That’s because the friendly young couple who run one of my local gas stations are from northern Iraq, and their language – modern Aramaic – is apparently derived from the language that Jesus spoke. They have been teaching me a few words.
But I do know that Jesus said Eli, Eli, lama sabachthani? (Matthew 27:46), and my friends at the gas station say that’s pretty close to how they would say it.
Tragically, we now witness the rise of Islamic State, which has launched a campaign of genocide against the Christians of northern Iraq and southwest Syria, where the language is also spoken. Numerous residents have fled as ISIS gains more territory. The future of Aramaic as a living language is in doubt.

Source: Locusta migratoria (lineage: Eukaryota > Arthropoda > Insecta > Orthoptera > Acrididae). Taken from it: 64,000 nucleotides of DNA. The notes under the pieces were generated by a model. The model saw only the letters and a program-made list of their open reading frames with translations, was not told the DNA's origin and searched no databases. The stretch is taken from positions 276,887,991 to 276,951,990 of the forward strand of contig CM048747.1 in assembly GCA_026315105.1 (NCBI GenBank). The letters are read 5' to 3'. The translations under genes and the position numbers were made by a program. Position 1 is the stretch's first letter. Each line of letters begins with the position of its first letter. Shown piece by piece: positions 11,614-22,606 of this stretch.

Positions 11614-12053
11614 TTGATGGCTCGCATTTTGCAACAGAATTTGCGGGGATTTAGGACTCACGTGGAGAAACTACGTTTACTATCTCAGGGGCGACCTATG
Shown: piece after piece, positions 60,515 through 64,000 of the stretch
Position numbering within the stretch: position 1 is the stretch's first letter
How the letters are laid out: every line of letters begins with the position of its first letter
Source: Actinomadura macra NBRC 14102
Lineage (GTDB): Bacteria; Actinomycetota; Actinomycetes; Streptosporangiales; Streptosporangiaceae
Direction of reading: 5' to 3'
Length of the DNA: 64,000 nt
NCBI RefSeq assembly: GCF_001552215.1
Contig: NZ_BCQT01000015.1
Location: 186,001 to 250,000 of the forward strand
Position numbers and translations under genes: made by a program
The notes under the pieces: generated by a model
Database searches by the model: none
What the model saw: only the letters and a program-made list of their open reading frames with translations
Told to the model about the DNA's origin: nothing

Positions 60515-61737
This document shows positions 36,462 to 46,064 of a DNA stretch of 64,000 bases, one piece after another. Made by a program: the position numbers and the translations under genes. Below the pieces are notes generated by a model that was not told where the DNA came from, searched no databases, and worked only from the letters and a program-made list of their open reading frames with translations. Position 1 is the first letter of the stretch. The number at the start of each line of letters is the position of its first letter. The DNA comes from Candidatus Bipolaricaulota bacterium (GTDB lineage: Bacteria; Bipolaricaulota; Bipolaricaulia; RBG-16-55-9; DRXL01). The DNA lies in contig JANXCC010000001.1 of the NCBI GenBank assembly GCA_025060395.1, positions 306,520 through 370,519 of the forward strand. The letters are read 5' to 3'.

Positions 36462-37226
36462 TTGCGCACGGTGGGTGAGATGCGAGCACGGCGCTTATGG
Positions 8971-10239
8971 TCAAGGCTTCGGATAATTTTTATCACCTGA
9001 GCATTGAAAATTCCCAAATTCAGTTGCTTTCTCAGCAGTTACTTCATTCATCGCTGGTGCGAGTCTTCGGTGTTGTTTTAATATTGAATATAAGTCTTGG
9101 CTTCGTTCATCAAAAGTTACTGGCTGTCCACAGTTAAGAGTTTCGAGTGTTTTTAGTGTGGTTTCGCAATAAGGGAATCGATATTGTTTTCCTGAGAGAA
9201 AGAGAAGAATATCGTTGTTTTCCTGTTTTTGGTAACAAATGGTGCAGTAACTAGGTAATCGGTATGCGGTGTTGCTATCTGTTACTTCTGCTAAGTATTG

But now comes a rare piece of Mideast good news. A revival in Aramaic is occurring in, of all places, Israel.
Gush Halav – known in Arabic as Jish – is a small town in the Galilee Valley, in northern Israel. More than half the population are Maronite Christians, who still use Aramaic in their church liturgy, and even often speak it.
Since 2011, under the auspices of the Israeli Ministry of Education, Aramaic has been taught in the town’s schools. And last year the Israeli government recognized the country’s 20,000 Aramaic people as a distinct nationality.
So, as Christians increasingly flee from many of their traditional lands in the face of murder or slavery, it is heartening to see a tiny part of the region where they are able to live in peace, and where their traditions are respected and encouraged.